Listening to Advice

Everyone needs help now and again. No matter what age we are there is bound to arise events that we don’t know how to handle. Such was the case with King Rehoboam. His father Solomon had died and the kingdom of Israel was his to rule. The people came to him to ask to “now therefore make thou the grievous service of thy father, and his heavy yoke which he put upon us, lighter, and we will serve thee” (1 Kings 12:4). Being still a young man and new to the responsibilities of ruling a nation he asked the people to give him three days to consider the matter (vs. 5).

Rehoboam asked advice of the older men that had experience serving a king. He also asked advice of the men his own age that had no more experience than he had. For reasons unbeknownst to us he chooses to listen to the younger men. The result: “when all Israel saw that the king hearkened not unto them, the people answered the king, saying, What portion have we in David? neither have we inheritance in the son of Jesse: to your tents, O Israel: now see to thine own house, David. So Israel departed unto their tents” (vs. 16).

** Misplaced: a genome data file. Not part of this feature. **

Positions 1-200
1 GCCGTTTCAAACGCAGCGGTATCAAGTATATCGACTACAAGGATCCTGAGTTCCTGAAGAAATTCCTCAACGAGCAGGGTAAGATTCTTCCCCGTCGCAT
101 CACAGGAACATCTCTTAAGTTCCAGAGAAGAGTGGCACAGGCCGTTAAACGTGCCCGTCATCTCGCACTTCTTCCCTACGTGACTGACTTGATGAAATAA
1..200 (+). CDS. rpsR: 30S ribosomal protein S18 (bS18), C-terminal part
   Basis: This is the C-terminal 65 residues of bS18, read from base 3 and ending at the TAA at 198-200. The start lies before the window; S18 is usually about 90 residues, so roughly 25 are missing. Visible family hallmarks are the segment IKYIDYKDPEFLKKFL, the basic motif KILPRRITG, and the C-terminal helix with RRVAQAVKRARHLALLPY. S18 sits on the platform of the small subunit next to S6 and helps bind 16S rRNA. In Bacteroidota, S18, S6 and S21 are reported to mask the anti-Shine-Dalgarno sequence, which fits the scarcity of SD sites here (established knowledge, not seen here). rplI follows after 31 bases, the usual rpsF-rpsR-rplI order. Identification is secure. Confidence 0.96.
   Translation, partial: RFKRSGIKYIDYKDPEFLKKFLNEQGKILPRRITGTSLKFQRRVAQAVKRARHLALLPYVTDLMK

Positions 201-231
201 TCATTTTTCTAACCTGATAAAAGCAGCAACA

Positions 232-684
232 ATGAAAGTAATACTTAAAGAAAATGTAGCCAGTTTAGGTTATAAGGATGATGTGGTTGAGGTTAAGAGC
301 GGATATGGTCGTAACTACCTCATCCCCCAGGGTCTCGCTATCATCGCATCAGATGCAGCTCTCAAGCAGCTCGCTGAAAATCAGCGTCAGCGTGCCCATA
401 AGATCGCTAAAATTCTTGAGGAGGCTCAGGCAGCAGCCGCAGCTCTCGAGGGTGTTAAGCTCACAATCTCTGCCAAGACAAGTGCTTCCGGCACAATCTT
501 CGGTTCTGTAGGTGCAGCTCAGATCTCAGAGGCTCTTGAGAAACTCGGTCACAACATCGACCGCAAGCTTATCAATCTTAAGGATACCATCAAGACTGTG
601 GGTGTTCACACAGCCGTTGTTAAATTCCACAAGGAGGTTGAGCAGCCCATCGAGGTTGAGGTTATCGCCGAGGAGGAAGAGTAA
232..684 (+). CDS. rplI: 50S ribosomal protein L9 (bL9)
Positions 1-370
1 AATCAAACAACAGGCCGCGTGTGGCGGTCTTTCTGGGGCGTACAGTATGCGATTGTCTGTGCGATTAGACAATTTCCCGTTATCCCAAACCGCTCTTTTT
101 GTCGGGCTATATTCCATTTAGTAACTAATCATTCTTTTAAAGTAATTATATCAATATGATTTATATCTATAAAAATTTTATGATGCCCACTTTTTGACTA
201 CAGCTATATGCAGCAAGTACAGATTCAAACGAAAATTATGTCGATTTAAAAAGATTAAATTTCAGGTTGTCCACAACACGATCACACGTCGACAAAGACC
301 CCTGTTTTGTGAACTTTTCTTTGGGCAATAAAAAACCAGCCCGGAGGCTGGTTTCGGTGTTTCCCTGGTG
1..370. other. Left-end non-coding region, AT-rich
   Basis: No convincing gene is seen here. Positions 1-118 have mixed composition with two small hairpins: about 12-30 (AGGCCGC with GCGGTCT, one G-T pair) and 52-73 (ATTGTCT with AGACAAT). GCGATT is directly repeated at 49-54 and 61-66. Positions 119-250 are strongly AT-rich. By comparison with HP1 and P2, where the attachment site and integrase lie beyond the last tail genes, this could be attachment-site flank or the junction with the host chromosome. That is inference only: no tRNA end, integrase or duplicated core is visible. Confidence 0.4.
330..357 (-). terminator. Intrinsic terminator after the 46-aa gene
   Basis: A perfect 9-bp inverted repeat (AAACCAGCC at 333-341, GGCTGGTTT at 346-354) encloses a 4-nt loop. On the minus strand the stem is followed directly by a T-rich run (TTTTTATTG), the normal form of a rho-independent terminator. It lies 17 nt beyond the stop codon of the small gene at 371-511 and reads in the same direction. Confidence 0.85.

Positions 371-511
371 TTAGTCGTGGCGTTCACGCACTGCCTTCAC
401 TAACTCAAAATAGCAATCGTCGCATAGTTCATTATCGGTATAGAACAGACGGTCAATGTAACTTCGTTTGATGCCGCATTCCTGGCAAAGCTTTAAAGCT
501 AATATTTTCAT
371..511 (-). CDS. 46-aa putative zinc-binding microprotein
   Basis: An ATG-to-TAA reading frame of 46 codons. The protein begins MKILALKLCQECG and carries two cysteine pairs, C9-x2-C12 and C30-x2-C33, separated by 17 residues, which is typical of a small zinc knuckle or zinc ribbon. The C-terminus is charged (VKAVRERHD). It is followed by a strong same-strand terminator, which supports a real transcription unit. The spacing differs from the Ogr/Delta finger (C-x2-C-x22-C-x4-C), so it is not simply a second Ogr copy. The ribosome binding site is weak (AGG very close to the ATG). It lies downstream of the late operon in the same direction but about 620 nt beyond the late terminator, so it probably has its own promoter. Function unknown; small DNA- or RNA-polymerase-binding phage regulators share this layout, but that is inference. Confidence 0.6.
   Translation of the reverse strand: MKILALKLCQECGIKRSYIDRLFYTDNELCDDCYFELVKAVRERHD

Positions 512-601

Proverbs 1:8 exhorts one to “…hear the instruction of thy father, and forsake not the law of thy mother.” If Rehoboam had done that, through the aged men that served his father, the kingdom would have remained whole and the division would have at least occurred at some later time. Proverbs 19:20 also teaches this idea: “Hear counsel, and receive instruction, that thou mayest be wise in thy latter end.” Wise counsel only comes from those with experience in the matter at hand. For Rehoboam to take the advice of those who knew no more than him was foolishness. Titus 2:4 carries this idea in the New Testament by exhorting the older women to teach the younger women.

Never be too proud to seek the advice and counsel of others. Just make sure the person you are asking advice from knows what they are talking about.

In Christ, Steve Preston

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